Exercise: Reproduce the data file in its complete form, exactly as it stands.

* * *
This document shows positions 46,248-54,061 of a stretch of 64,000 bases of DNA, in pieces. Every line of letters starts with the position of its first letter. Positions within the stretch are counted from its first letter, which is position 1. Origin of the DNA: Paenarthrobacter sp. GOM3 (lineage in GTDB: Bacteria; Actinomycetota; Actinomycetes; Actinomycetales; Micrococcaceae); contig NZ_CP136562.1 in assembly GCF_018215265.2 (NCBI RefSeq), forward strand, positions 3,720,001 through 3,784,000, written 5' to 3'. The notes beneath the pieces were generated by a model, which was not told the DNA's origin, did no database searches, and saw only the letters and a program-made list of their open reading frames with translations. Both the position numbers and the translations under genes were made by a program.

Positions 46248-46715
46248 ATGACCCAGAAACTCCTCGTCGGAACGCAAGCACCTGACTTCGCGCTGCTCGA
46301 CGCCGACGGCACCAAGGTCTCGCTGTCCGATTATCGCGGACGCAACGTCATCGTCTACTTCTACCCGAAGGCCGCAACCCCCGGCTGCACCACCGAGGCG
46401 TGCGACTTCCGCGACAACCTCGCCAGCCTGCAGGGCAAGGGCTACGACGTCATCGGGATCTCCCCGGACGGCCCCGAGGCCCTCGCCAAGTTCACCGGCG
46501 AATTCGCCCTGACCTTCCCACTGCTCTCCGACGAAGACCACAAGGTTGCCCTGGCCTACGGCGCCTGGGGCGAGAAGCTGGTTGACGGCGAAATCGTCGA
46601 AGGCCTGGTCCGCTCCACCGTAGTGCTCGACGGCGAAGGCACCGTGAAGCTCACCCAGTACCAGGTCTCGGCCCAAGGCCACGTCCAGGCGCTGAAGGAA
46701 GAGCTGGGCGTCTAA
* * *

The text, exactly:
This document shows positions 46,248-54,061 of a stretch of 64,000 bases of DNA, in pieces. Every line of letters starts with the position of its first letter. Positions within the stretch are counted from its first letter, which is position 1. Origin of the DNA: Paenarthrobacter sp. GOM3 (lineage in GTDB: Bacteria; Actinomycetota; Actinomycetes; Actinomycetales; Micrococcaceae); contig NZ_CP136562.1 in assembly GCF_018215265.2 (NCBI RefSeq), forward strand, positions 3,720,001 through 3,784,000, written 5' to 3'. The notes beneath the pieces were generated by a model, which was not told the DNA's origin, did no database searches, and saw only the letters and a program-made list of their open reading frames with translations. Both the position numbers and the translations under genes were made by a program.

Positions 46248-46715
46248 ATGACCCAGAAACTCCTCGTCGGAACGCAAGCACCTGACTTCGCGCTGCTCGA
46301 CGCCGACGGCACCAAGGTCTCGCTGTCCGATTATCGCGGACGCAACGTCATCGTCTACTTCTACCCGAAGGCCGCAACCCCCGGCTGCACCACCGAGGCG
46401 TGCGACTTCCGCGACAACCTCGCCAGCCTGCAGGGCAAGGGCTACGACGTCATCGGGATCTCCCCGGACGGCCCCGAGGCCCTCGCCAAGTTCACCGGCG
46501 AATTCGCCCTGACCTTCCCACTGCTCTCCGACGAAGACCACAAGGTTGCCCTGGCCTACGGCGCCTGGGGCGAGAAGCTGGTTGACGGCGAAATCGTCGA
46601 AGGCCTGGTCCGCTCCACCGTAGTGCTCGACGGCGAAGGCACCGTGAAGCTCACCCAGTACCAGGTCTCGGCCCAAGGCCACGTCCAGGCGCTGAAGGAA
46701 GAGCTGGGCGTCTAA